I've stopped noticing and started surviving.

Then last night happened. Last night I was down on the floor playing trucks (or maybe Mr. Potato Head) with Will when he pointed out a "boo-boo" (crayon mark or something) on his big toe. Of course I made sure I took a close look before reassuring him that there was not any boo-boo and that it would come off in the bath - and that was when it happened.

I missed a breath. His big toe got big.

Those who know my son know he's a peanut (we're talking 3rd percentile on the charts), and so this is the kind of big that only a parent who realizes suddenly that their kid is growing up. But I really had to stop and say... when the heck did Will's toe get so big? Where did his baby big toe go?

I hid the tear because my son is also incredibly empathetic and I didn't want him to see me crying right before bedtime, but the tear was there. I missed it. I blinked. And his big toe got big without me noticing.

What else haven't I noticed?

When you focus on survival, you don't take the time to realize what is in your surroundings because you just want to make sure you don't die before you get to the other side. Say, for instance, you're lost in a jungle. If you're lost in a jungle, you're not going to focus on "Gee, that's a gorgeous flower on that tree" or "I bet those vines would weave into a really comfortable hammock so I can enjoy the sounds of the river and the monkeys and such". You're going to focus on "What the heck can I do to get out of this horrible, humid, place where every animal wants to eat me for breakfast alive?".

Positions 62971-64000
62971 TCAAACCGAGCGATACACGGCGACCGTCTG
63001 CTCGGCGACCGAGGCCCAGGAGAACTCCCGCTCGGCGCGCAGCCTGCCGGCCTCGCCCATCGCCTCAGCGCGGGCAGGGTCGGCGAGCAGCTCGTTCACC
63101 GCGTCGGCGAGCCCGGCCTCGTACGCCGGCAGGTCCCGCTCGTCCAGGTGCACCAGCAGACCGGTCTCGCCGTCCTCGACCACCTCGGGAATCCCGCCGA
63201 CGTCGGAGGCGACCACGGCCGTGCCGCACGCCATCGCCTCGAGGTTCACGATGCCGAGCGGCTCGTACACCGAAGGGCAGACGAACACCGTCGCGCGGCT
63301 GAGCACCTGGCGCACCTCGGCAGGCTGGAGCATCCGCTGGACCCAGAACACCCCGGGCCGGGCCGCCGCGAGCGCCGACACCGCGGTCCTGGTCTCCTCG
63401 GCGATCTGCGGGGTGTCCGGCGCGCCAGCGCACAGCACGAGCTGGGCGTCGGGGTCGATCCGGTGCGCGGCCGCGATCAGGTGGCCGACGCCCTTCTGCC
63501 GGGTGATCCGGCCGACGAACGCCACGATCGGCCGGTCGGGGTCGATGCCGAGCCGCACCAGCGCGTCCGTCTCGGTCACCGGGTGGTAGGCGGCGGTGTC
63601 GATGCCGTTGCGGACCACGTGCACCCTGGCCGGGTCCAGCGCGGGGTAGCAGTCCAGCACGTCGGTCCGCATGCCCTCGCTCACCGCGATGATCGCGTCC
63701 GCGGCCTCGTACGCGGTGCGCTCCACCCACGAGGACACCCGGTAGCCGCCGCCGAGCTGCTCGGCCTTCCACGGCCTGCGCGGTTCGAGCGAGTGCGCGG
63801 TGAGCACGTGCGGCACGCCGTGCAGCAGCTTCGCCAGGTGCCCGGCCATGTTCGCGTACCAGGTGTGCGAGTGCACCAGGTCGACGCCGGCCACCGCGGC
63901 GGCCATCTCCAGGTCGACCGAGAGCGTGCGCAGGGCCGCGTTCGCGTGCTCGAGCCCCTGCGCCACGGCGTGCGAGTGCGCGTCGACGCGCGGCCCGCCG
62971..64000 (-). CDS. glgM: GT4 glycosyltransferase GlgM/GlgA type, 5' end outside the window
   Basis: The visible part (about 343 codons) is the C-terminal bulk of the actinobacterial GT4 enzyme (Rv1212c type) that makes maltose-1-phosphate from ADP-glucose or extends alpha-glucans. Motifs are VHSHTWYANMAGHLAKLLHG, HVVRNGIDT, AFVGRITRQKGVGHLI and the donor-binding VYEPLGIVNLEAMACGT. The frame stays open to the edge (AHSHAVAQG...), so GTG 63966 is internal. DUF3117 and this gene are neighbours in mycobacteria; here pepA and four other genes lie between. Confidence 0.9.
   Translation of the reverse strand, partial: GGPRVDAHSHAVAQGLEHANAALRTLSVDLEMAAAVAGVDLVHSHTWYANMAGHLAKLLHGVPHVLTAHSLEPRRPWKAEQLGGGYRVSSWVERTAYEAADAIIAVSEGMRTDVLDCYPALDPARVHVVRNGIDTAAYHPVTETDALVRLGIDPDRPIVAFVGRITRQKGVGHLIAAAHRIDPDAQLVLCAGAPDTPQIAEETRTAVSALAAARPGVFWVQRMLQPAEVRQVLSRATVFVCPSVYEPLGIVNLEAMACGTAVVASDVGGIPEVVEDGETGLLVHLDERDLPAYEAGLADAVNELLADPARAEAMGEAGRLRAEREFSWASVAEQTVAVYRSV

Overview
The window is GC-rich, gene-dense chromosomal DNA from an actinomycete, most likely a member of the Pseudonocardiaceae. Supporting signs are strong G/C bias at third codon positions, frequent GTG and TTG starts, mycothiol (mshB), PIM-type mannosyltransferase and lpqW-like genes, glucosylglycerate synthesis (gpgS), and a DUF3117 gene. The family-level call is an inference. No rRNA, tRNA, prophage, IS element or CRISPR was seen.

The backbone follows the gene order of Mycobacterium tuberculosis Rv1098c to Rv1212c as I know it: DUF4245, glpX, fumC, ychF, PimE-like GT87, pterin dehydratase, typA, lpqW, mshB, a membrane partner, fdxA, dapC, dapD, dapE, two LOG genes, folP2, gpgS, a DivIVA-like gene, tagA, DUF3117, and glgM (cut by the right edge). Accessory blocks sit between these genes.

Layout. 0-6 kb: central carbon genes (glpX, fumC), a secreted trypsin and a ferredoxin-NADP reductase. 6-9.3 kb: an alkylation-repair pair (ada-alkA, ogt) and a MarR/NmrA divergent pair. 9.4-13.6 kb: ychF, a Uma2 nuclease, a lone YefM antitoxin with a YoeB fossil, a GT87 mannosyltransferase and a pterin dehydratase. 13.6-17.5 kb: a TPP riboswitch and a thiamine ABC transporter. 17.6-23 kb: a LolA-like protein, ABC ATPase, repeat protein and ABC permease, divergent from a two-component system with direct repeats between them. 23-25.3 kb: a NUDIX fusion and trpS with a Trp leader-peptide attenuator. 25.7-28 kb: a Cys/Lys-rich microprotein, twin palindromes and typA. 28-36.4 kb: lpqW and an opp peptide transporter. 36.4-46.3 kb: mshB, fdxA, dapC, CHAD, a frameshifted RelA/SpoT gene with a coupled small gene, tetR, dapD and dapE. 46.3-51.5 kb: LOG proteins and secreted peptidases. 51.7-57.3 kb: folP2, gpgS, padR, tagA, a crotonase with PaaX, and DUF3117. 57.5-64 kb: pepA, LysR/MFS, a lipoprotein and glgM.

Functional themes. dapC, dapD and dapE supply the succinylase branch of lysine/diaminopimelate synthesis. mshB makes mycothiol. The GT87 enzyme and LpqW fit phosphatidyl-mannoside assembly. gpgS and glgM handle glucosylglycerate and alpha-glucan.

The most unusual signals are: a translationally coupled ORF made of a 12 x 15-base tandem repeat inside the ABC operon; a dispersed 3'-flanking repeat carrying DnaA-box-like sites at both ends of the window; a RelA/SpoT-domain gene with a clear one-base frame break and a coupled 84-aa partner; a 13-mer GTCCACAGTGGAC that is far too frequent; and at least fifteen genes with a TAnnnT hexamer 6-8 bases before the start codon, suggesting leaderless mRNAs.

Image from www.survivalkit.com. I've never been to a real jungle.
I'm in a parenting jungle. I want to make sure I get myself, my husband, and my kids out of the next couple of years alive. The thing is that in a parenting jungle - you need to focus on the gorgeous flowers or the vines that make hammocks. I mean... the crayon scribblings and the blanket forts. If you don't, you miss big toes that become bigger toes.

Every mom that has come before me tells me to make sure that I slow down and enjoy the moments because they're not little forever. No one has the answers as to how though. As far as I can tell, there's a whole lot of moms out there that are missing big toes.

We need to figure out how to stop surviving and start noticing. The way I figure it, the right place for me to start is to pray. Pray that God can help me to slow, because I can't do it myself that's for sure. Pray that God can help me to treasure these moments close to my heart. The goofy smiles, the interactions of toddler and baby, the tickle giggles, the filthy diapers, the moments in the ER, the snuggles, the shoulder hugs, the floppy tired baby.

The big toes.

And we need to prop each other up as moms and dads. We need to help each other survive so that we can better notice.

I need it, anyways. I guess I should stop speaking for you. I need to stop surviving. I need to notice more. Maybe you do too.